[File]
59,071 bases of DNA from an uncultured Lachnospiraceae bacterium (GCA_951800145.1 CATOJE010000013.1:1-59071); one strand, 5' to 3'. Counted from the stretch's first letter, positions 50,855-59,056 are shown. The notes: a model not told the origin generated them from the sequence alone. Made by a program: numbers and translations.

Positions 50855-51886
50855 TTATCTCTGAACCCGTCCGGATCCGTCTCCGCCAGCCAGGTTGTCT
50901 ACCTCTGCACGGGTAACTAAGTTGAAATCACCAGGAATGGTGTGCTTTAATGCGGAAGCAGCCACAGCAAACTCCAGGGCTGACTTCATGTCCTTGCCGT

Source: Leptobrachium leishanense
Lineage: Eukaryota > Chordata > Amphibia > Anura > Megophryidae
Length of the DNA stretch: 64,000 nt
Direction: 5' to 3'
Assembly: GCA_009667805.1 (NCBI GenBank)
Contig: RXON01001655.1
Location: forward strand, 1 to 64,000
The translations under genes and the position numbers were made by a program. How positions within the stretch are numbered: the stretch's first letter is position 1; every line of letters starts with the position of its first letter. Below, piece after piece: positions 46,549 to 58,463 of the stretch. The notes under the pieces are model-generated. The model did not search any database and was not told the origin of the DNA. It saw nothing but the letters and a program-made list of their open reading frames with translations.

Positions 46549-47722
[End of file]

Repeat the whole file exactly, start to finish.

59,071 bases of DNA from an uncultured Lachnospiraceae bacterium (GCA_951800145.1 CATOJE010000013.1:1-59071); one strand, 5' to 3'. Counted from the stretch's first letter, positions 50,855-59,056 are shown. The notes: a model not told the origin generated them from the sequence alone. Made by a program: numbers and translations.

Positions 50855-51886
50855 TTATCTCTGAACCCGTCCGGATCCGTCTCCGCCAGCCAGGTTGTCT
50901 ACCTCTGCACGGGTAACTAAGTTGAAATCACCAGGAATGGTGTGCTTTAATGCGGAAGCAGCCACAGCAAACTCCAGGGCTGACTTCATGTCCTTGCCGT

Source: Leptobrachium leishanense
Lineage: Eukaryota > Chordata > Amphibia > Anura > Megophryidae
Length of the DNA stretch: 64,000 nt
Direction: 5' to 3'
Assembly: GCA_009667805.1 (NCBI GenBank)
Contig: RXON01001655.1
Location: forward strand, 1 to 64,000
The translations under genes and the position numbers were made by a program. How positions within the stretch are numbered: the stretch's first letter is position 1; every line of letters starts with the position of its first letter. Below, piece after piece: positions 46,549 to 58,463 of the stretch. The notes under the pieces are model-generated. The model did not search any database and was not told the origin of the DNA. It saw nothing but the letters and a program-made list of their open reading frames with translations.

Positions 46549-47722